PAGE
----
Intel Core i5-750 review
Impressive performance and low power demands at a tempting price
Review Date: 8 Sep 2009
Reviewed By: Darien Graham-Smith
Price when reviewed: £142 (£163 inc VAT)
Features & Design
Value for Money
The Core i5-750 is one of Intel’s first three CPUs based on the Lynnfield core (the other two being the Core i7-860 and the Core i7-870). It’s a refinement of the Nehalem microarchitecture first revealed in the Core i7-900 series CPUs.
Like its stablemates, the i5-750 combines four CPU cores on one 45nm die, with on-chip memory and PCI bus controllers. The 8MB of shared L3 cache remains too. And rather than the LGA 1366 format of the older Core i7s, Lynnfield chips use the more petite new LGA 1156 socket.
The most exciting development is Turbo Mode, which borrows power from idle CPU cores to overclock active threads. This was introduced with the first Core i7 CPUs, but those parts could boost a single thread only by a maximum of 266MHz, whereas Lynnfield can raise the speed of a single core by as much as 667MHz – a significant enhancement.
Though Core i7 parts feature Intel’s Hyper-Threading technology, the Core i5 operates as a straightforward quad-core processor. And its clock speed is lower than any i7: disregarding Turbo Mode, it runs at a nominal speed of 2.66GHz, compared to 2.8GHz for the Core i7-860 and 2.93GHz for the Core i7-870.
Yet in real life the Core i5-750 performs very well. When tested in a Gigabyte P55 motherboard with 2GB of DDR3-1066 RAM, an ATI Radeon HD 4550 graphics card and a Seagate Barracuda 7200.12 hard disk, it powered the system to a persuasive 1.85 in our real world benchmarks. That places it effectively neck and neck with the older Core i7-920, which scored 1.86 in a similar configuration.
What’s more, Lynnfield CPUs consume far less power than their predecessors. Thermal design power for the Core i5-750 is quoted as 95W, but our test system idled at a stunningly low 60W, and even when we drove all four cores up to full load, total power draw peaked at just 124W. Some older Core i7 systems draw that much when idle.
The best part is that the Core i5-750 is unexpectedly affordable, with early pricing coming in as low as £142 exc VAT. If that holds up it would make it a very attractive alternative to a Core i7-920 — especially since P55 motherboards are also significantly cheaper than X58 models.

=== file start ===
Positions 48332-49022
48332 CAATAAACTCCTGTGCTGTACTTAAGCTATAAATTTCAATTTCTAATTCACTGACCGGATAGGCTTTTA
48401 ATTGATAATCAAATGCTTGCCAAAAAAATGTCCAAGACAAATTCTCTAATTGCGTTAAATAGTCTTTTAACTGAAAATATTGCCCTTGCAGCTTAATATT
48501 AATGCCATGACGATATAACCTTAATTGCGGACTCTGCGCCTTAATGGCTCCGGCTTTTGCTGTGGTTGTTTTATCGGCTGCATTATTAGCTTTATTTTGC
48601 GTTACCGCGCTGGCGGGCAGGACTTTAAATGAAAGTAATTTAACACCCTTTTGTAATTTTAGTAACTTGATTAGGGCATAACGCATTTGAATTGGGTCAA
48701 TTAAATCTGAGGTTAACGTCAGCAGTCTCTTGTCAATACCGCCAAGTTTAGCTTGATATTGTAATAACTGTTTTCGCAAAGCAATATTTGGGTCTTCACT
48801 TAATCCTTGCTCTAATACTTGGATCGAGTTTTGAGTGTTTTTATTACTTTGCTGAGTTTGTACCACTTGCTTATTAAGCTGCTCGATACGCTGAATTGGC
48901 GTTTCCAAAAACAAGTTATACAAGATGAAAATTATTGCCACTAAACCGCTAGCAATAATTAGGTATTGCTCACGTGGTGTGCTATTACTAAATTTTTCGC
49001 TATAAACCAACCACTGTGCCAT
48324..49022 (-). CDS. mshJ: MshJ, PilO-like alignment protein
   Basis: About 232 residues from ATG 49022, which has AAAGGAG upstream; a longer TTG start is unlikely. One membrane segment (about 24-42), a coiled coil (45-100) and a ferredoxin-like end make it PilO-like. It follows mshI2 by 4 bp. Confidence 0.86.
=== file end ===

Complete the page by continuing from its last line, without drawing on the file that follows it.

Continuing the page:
The obvious alternative is AMD’s Phenom II X4 965, which can deliver superior performance for a similar price. But if power efficiency is a concern, Lynnfield makes the Phenom looks absurdly Watt-hungry.
It’s clear that, once again, Intel has raised the technological bar, and we suspect the Core i5-750 will be a hit with system builders and enthusiasts alike.
Author: Darien Graham-Smith
Do I look bothered ?
The problem is that whilst the hardware is great (I think), my personal opinion is that both Intel and AMD are beating their heads against a brick-wall in the sense of me as a "consumer" not having any incentive to "up-grade". The problem is simple and has always been the same:
Once they are 'in a groove' hardware improvements are easy but software isn't, the slowest ship in the Convoy is software development and there is very little going on in that area to make upgrading a "must". Yes 64 bit is better but even a twin dual core, long available can make that better and the main graphics programs that can take advantage such as Adobe and Autodesk, have done so long since.
Who really cares about i5, i7 and their AMD equivalents ? Sure they will appear in new machines as OEM installs but do they do anything for Mr & Mrs average punter to improve their lives, I think not.
I dislike Apple, I dislike their arrogance and consider their "fans" as total Muppets lacking in any friends but all that said, in the past 10 years, the most significant consumer product just has to be the iPhone. Now others may not agree but, if you do, just how sad is that and just why should we give a frig about the latest bit of Intel nonsense ?
Just an opinion folks.
By Bikey2 on 10 Sep 2009
I do agree with previous comments that whilst hardware is constantly innovating and raising speeds, their remains a serious fundamental problem,software transportability. Let me explain, whilst seriously tempted to upgrade my hardware, their is no simple way of transferring my applications to the new hardware without having to re-install from the original disks, re-authorise and then spend ages downloading and installing all updates. Yes i do accept that drivers need to be re-installed for the new hardware, but this is the area where software innovation needs to be made. Once a simple way is developed where complete applications along with thier data and data structures can be developed i strongly believe that millions of us will upgrade, boosting the industry and offering further incentives for faster development.
By georgioua on 5 Sep 2010
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